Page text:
FORT McCOY, Wis. (AP) _ The World War II-vintage barracks are hollow and silent, but a 12-foot fence with razor-sharp wire still surrounds the buildings where thousands of Cuban refugees began their stay in the United States a decade ago.

When Cuban President Fidel Castro opened the port of Mariel - and his prisons - in 1980, about 14,000 of the 125,000 refugees who came to the United States were sent to this southwestern Wisconsin Army base for processing.

One was Julio Gonzalez, the 36-year-old drifter charged last week with torching an illegal New York City social club and killing 87 people.

His arrest has revived the debate over the cost to the nation of accepting the refugees who arrived on the shores of Florida in boats and rafts in what was called the Freedom Flotilla.

Duke Austin, an Immigration and Naturalization Service spokesman, said about 2,600 Mariel Cubans are being held by the INS; 4,000 others are serving prison time for for felonies committed in the United States.

''I would say there is probably in excess of at least 12,000 that have been involved in criminal activity,'' he said.

But Barbara Biebel, director of refugee, migration and Hispanic services for the Catholic Diocese of Green Bay, said the criminal involvement of the refugees has been exaggerated.

''Probably for every horror story like the New York firebombing, there are so many success stories of people starting a family or a business,'' she said.

Darrell Neitzel, a civilian Fort McCoy employee who was in charge of plumbing for the two-story barracks where the Cubans were herded, remembered the refugees' fears.

''They were afraid about everything. They didn't know what was going to happen to them next. They didn't know if there was going to be a firing squad that was going to shoot them the next morning or what,'' Neitzel said.

Little is known about Gonzalez's activities at Fort McCoy, including how long he was there.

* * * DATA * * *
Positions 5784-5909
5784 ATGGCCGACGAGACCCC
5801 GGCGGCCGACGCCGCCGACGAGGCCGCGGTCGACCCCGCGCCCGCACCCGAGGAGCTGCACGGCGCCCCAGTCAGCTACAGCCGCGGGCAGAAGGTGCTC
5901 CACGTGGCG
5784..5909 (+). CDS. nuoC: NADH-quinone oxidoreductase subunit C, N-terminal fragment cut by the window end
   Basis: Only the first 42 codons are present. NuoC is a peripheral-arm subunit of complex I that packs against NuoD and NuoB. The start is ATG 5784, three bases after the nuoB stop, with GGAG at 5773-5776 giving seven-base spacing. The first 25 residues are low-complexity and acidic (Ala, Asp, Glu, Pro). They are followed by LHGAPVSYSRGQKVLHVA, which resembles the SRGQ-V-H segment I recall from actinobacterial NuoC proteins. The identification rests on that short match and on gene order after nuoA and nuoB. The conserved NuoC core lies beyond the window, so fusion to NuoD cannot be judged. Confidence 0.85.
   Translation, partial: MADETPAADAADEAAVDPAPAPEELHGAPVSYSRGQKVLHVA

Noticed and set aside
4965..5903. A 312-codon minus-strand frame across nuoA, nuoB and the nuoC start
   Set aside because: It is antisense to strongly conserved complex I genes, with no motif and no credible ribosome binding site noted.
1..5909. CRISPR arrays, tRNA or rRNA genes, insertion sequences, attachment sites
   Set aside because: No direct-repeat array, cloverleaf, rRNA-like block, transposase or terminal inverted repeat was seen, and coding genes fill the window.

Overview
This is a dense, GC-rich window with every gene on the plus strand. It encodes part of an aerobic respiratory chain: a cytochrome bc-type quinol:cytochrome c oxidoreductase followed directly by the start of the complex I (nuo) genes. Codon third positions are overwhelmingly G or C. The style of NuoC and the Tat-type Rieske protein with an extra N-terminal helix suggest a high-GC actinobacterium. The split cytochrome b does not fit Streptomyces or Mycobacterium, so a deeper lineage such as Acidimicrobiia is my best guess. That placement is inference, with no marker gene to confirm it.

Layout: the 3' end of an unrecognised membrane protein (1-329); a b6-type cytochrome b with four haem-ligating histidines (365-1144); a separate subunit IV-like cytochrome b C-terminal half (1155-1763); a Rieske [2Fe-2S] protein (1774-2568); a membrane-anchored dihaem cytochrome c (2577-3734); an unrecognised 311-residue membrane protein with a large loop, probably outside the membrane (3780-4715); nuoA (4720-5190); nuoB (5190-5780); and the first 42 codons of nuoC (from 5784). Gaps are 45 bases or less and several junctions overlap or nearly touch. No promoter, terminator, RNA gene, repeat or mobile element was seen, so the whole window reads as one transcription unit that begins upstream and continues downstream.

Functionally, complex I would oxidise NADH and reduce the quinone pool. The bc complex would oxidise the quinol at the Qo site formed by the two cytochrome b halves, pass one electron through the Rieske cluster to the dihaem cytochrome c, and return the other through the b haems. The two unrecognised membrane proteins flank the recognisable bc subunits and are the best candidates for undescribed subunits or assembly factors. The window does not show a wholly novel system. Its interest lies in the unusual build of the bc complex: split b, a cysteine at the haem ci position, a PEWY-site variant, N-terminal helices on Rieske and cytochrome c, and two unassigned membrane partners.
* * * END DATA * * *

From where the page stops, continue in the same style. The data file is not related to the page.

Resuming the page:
''He never tried to become a citizen,'' Austin said. ''We had never had any problems with him in the 10 years he has been here.''

About 80,000 of the 125,000 Mariel refugees have become U.S. citizens, Austin said.

Most of the Cubans processed through Fort McCoy and detention centers elsewhere in the nation eventually left for cities with larger Hispanic communities such as Miami and New York.

Jesus Labrador, 48, stayed, moving just 35 miles away from the Army installation to La Crosse.

Labrador, who spent two months at Fort McCoy, went to a trade school, learned English and carpentry and said he did fine until he stumbled in 1986 when he was convicted of selling cocaine and spent two years in prison.

Today, Labrador works a $4-an-hour job with a small company that makes furniture.

''I have my house, my woman. ... I like it here. I love this city,'' he said.

Other refugees have not fared as well. Since 1985, the United States has returned 375 refugees to Cuba, including 40 who never were released during their time in the United States, Austin said.

Even a decade after the boatlift, refugees involved in criminal cases still command sensational news media coverage.

Andres P. Montelier, 27, was arrested in January and charged with murder in the stabbing and beating death of an elderly Milwaukee woman, whose body was found with a large ''M'' engraved in the flesh. Montelier is awaiting trial.

Lene Cespedes-Torres was convicted of murder shortly after his acceptance in the United States. One month after a background check at Fort McCoy, he was released into the custody of a family in nearby Tomah. A month later, he was arrested for strangling the woman who agreed to sponsor him in the United States. Cespedes-Torres is serving a life term in prison.

Immigration officials estimate the total cost to U.S. taxpayers for INS services and justice for the Mariel refugees easily exceeds $1 billion.

''I don't know how you weigh the advantages and disadvantages,'' Austin said. ''Certainly, there were a lot of good people. Certainly, there has been an over-characterization of the boat people as a bunch of criminals and misfits.

''But there was an element in there that was extremely expensive to the American public.''